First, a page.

Q. We hear a lot of talk on security within the IoT. Recently I read about the hypervisor solution that has a focus on securing critical information and software. Could you elaborate?
A. Nothing is 100 per cent secure. However, there are a wide variety of capabilities built in to the hypervisor and protocol stack to handle security issues. Those are typically part of the specifications of the suppliers or original equipment manufacturers (OEMs), and these requirements are getting more rigorous every time. Security is important to us in more than just embedded software and hypervisor. It is important in the chips as well.
Q. Could you share an example of securing chips?
A. We have customers who are quite concerned that chips manufactured in a foreign country, for example, might have something added into them that the designer did not know about. So they want us to test the chips and verify that it only performs the specific operations that it had been originally designed for, and does not affect the output or use the signal for anything else. We do development programs in this area, we have basic kinds of software encryptions, but I think this is a very fruitful area.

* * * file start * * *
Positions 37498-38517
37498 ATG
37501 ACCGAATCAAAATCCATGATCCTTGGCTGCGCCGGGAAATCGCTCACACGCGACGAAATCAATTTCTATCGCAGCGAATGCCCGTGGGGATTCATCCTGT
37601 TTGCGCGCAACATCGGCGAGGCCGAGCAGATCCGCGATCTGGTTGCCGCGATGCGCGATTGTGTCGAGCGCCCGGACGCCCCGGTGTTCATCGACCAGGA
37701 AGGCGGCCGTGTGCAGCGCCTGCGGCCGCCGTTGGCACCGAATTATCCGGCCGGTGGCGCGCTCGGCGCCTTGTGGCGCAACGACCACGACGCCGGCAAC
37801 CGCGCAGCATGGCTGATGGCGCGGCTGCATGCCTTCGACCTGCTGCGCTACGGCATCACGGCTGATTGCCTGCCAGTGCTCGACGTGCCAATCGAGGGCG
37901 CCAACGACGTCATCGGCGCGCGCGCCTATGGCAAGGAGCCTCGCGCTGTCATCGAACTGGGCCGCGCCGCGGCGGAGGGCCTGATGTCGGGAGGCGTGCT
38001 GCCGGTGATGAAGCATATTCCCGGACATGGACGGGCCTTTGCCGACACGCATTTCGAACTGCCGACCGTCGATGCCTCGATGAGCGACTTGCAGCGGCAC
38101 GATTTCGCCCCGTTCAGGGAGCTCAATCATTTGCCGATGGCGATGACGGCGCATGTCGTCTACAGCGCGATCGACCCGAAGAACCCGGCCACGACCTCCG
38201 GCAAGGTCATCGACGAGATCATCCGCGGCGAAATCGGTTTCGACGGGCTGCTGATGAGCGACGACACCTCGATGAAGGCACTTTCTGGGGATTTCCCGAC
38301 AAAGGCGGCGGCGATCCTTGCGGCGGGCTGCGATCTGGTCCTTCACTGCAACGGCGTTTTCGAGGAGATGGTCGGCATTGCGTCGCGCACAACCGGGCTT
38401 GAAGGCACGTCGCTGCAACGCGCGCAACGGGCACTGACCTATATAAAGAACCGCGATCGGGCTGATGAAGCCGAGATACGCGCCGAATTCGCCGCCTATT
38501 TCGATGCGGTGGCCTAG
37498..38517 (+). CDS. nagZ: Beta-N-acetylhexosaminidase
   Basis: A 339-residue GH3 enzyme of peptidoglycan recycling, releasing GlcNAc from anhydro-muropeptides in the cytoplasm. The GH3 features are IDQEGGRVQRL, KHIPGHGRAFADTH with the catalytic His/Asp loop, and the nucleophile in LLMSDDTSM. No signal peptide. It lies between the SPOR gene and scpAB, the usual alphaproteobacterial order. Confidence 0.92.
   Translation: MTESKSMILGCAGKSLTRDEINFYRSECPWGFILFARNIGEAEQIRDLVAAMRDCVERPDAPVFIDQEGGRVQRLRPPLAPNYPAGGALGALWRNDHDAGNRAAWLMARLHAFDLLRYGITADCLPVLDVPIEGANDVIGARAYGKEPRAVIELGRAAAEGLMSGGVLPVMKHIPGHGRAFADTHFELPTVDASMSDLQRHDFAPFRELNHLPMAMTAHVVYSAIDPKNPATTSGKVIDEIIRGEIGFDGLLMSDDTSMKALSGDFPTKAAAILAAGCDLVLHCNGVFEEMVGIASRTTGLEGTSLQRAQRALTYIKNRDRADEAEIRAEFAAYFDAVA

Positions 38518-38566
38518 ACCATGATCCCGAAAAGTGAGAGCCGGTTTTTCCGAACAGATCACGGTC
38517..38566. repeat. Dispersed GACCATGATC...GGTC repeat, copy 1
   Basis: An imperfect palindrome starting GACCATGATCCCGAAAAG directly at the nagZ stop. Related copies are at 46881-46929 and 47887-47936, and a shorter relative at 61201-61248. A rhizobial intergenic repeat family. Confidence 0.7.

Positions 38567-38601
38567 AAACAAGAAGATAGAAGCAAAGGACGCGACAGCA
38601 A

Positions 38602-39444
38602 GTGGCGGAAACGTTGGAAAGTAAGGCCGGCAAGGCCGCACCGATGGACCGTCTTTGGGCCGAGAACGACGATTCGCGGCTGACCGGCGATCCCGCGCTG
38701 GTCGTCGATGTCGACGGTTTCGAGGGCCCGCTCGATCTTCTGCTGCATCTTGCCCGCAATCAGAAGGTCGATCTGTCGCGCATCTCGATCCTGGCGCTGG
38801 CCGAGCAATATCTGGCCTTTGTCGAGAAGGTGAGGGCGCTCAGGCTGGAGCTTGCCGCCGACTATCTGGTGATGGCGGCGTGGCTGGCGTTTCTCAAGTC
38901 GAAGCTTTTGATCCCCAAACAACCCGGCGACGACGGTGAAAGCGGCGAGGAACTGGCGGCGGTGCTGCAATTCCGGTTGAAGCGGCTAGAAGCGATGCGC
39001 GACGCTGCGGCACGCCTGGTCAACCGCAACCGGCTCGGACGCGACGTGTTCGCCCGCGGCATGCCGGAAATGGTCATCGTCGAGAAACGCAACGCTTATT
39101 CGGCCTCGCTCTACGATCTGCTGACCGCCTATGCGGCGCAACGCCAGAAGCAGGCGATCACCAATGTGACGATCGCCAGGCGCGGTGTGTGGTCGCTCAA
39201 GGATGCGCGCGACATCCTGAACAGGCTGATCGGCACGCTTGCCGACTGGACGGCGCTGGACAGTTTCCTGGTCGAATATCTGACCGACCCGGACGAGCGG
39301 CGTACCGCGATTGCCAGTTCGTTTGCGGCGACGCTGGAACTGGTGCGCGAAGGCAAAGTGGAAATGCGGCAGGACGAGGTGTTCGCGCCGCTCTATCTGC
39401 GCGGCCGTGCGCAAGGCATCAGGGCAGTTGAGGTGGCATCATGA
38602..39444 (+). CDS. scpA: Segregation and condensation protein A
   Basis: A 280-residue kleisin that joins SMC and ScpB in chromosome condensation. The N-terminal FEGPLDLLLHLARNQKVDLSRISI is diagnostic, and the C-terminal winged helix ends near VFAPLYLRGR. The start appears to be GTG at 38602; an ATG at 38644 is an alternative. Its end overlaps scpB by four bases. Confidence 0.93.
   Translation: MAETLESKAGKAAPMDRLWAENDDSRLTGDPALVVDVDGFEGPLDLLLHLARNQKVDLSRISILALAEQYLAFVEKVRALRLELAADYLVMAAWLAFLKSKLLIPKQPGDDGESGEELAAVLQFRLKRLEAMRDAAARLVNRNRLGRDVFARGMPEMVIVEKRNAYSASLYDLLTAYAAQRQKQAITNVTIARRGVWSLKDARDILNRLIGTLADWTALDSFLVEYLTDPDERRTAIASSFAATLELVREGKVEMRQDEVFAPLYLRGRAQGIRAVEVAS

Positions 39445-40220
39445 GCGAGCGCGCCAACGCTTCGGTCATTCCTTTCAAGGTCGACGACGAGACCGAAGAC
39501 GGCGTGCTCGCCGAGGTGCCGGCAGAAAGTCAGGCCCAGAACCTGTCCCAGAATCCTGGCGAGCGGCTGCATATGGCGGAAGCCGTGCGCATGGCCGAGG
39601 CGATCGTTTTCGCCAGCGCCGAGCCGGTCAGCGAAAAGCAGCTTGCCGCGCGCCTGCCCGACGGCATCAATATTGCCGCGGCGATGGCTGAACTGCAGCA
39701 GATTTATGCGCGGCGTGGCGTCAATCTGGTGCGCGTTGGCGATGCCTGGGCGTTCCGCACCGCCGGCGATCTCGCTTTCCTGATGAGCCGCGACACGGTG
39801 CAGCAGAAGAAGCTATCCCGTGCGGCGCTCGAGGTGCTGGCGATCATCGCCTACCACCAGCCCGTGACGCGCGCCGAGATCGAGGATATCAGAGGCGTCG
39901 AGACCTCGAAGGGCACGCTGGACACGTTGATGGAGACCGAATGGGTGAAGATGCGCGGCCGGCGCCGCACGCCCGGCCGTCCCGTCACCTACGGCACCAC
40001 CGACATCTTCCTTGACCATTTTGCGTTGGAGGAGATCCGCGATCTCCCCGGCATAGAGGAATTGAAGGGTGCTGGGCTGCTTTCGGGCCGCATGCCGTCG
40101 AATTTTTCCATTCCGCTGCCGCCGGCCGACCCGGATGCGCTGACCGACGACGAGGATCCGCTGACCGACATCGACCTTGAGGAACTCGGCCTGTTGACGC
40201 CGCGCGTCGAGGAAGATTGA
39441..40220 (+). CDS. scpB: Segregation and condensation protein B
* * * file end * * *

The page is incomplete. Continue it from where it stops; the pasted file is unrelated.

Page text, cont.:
Q. Is IoT and automotive a promising market, or will it be just a fad?
A. There is a large market for IoT in the automotive without even attacking what is the most difficult problem. We already have the first stage in high-end vehicles today; we have forward-looking radar to slow you down if you get too close to the car ahead. That is connectivity seeing the other car, but it is a safety addition that keeps you from running into the car. That is a long way from Google Car that has been driving now for three years without any accident. It can be done if we are willing to spend enough on electronics. There are hundreds of things you can do with IoT to make cars easier to drive, safer and less accident prone, before you make it driverless.